Perhaps a more reliable, experienced batting line-up than last season but the issue remains the same. Fire only failed to breach 100 once last season but struggled batting first, winning just once when Invincibles inexplicably fell apart. If Matthews doesn't fire again, you worry where the fireworks are coming from. Being competitive won't do this season having finished bottom in 2021.
Hayley Matthews is a pivotal figure for Fire [Getty Images]
George didn't bowl a ball during the 2021 competition and though wicketless in the RHFT she will surely be thrown it this term. With 135 T20 wickets, Carey is the senior option and, though not possessing express pace, can be relied upon. Sutherland represents the quickest option available to Beaumont, able to bowl in the mid-70. Hennessey claimed three wickets in the CE Cup and is another viable option but is more likely to be used in dispatches.
Hartley has good variations of pace and provides an alternative angle of attack. Nicola Harvey topped the Fire economy rates last season, after a remarkable return to the game after contracting sepsis during the 2020 lockdown while pregnant. Hannah Baker claimed two wickets in four outings last term, has built on that with Storm and most importantly is the legspin option. Dismissing Lauren Winfield-Hill and Linsey Smith in her last domestic outing suggests the 18-year-old is ready for more responsibility.
Line and length
Matthews was Fire's leading wicket-taker in 2021 with 11 and faces another campaign as the main women. Not a big spinner of the ball - though try telling Fahima Khatun after she was bowled through the gate during the World Cup - her offies laser in on the stumps and take advantage of batters going hard at the ball. The aforementioned Harvey went at 1.17 per ball last season, the best of any of the Fire attack.
Ten-ball over candidate
A tactic deployed just twice last season - Griffiths and Matthews - so it is open season for this role. Expect Beaumont to be a bit more ambitious with successive sets. Hartley went at 5.76 during the CE Cup and her experience makes her well set, though she didn't do it once last season for the Originals.
There is an over-reliance on Matthews in both innings - no player bowled or faced more balls - and there is no feeling that has changed during the off-season, despite the number of changes. Perhaps there is a greater breadth of options, but the jury is out if the quality holds. Defending was an issue last term (though the bowlers rarely had much behind them) winning just once defending.
Rachael Haynes is a useful overseas signing [Getty Images]
George was the stand-out fielder last term, producing a wonderful stop to prevent a six against Birmingham Phoenix. She took four catches in all, more than anyone in the squad. One of Hemp's main priorities while working with Pakistan has been fielding and he will demand that standards do not slip.
Who takes the gloves?
Filling Sarah Taylor's shoes is the toughest of asks but at least there are option for Fire. Both Beaumont and Bryce are assured of a place in the best XI so Fire won't be compromising either way. Bryce accounted for 11 dismissals in 10 matches last season, the most of any wicketkeeper in the women's competition (she also has 42 in 32 T20Is for Scotland). Beaumont's competitive outings behind the stumps have been rare of late but she has kept on 17 occasions for England in white-ball cricket. Her three outings with the gloves last term yielded two dismissals and two run outs.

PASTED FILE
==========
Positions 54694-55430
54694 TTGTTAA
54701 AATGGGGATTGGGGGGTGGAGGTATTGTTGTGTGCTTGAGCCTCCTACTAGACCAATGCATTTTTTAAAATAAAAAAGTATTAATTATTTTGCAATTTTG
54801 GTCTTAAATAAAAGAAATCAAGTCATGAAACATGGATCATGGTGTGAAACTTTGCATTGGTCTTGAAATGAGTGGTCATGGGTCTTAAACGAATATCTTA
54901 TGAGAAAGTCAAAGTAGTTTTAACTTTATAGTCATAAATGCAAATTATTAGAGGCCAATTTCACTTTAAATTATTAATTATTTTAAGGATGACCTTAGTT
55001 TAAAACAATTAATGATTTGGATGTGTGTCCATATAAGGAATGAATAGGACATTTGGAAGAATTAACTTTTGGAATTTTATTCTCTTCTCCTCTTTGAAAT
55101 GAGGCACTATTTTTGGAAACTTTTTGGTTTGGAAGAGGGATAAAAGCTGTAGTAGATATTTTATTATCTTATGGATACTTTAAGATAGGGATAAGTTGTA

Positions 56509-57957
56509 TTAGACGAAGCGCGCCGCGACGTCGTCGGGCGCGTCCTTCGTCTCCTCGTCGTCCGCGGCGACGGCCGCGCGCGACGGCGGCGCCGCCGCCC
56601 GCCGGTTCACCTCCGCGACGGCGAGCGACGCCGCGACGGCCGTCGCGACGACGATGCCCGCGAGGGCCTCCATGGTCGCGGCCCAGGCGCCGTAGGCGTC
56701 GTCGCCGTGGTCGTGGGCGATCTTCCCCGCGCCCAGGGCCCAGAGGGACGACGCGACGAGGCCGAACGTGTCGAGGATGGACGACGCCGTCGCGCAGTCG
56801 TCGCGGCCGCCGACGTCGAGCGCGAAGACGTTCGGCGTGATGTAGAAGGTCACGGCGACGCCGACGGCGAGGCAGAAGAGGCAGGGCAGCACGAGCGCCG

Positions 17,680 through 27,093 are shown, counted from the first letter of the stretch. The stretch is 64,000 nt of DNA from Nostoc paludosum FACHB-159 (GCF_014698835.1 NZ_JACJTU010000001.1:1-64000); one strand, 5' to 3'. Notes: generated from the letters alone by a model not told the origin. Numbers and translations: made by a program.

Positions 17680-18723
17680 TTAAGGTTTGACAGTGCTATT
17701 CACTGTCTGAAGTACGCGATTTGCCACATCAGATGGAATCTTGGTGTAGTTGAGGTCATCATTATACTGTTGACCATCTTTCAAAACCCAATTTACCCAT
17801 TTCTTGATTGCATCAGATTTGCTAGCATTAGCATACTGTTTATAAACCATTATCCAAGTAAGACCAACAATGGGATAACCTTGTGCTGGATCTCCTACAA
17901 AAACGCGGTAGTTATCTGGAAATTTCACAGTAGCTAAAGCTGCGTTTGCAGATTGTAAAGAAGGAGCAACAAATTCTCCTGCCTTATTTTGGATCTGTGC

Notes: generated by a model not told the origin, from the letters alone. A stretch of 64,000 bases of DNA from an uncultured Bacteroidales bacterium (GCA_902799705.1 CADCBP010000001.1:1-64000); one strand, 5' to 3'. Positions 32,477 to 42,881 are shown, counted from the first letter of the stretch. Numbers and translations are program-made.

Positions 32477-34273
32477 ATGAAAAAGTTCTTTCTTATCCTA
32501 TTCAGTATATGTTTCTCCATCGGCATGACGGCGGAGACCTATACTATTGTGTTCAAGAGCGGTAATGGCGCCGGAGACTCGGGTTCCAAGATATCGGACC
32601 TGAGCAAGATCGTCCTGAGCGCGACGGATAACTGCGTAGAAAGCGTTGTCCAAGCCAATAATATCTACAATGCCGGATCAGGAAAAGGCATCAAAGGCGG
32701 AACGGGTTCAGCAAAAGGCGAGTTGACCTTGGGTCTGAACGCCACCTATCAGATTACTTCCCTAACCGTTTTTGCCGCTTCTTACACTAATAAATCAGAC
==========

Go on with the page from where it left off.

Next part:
Changes from 2021: A host of World Cup winners arrived during the off-season to help improve on last season's eighth-place finish. The first batch of signings saw Beaumont, Haynes, Sutherland, Wilson and Hartley all arrive to improve the overall quality of the group. Fi Morris and Bryce are in, too. Major departures during the retained window included Taylor, Sophie Luff, Nat Wraith, Lissy Macleod and Amy Gordon alongside overseas players Georgia Redmayne and Piepa Cleary.
Wildcard Carey was the ideal way to round-off their recruits. Behind the scenes, Bresse was confirmed as head coach just under two weeks prior to the start of the tournament, with Pakistan women's coach Hemp operating as an assistant, after Mott moved to England men.
Ground: Sophia Gardens. The Cardiff ground has short straight boundaries, at 60 and 64 meters, with the River Taff in close proximity, so taking on spinners is a tempting and rewarded prospect. Meanwhile, the square boundaries are wide which allows for a rotation of strike and means fields have to be deployed with a degree of thought. There hasn't been a women's international on the ground since 2015 and just a single domestic match has made it in 2022, with Central Sparks beating Western Storm by 20 runs in the Charlotte Edwards Cup.
Sound from the ground: Local boy Mace the Great leads the live music offering from the Welsh capital. A winner of the Triskel Award in 2020 - which recognises emerging artists at the Welsh Music Prize - he is tipped to breakthrough this year. Singer-songwriter Katy J Pearson and punk band Panic Shack also appear while Katie Owen, who toured with Kasabian last year, is the resident DJ.
Fixtures: August 13 – Birmingham Phoenix (h, 2.30pm), August 16 – Manchester Originals (a, 3pm), August 22 – Southern Brave (h, 3pm), August 24 - London Spirit (a, 3pm), August 26 – Northern Superchargers (h, 3.30pm), August 29 – Trent Bridge (a, 3.30pm)
Squad: Tammy Beaumont, Rachael Haynes, Annabel Sutherland, Fran Wilson, Alex Hartley, Fi Morris, Sarah Bryce, Hannah Baker, Lauren Filer, Katie George, Alex Griffiths, Nicole Harvey, Georgia Hennessy, Hayley Matthews (unavailable from August 23 - Women's CPL), Claire Nicholas, Nicola Carey, Maddy Green (replaces Hayley Matthews from August 23)
Possible XI: Rachael Haynes, Hayley Matthews, Tammy Beaumont, Sarah Bryce, Fran Wilson, Georgia Hennessy, Katie George, Alex Hartley, Nicola Carey, Nicole Harvey, Hannah Baker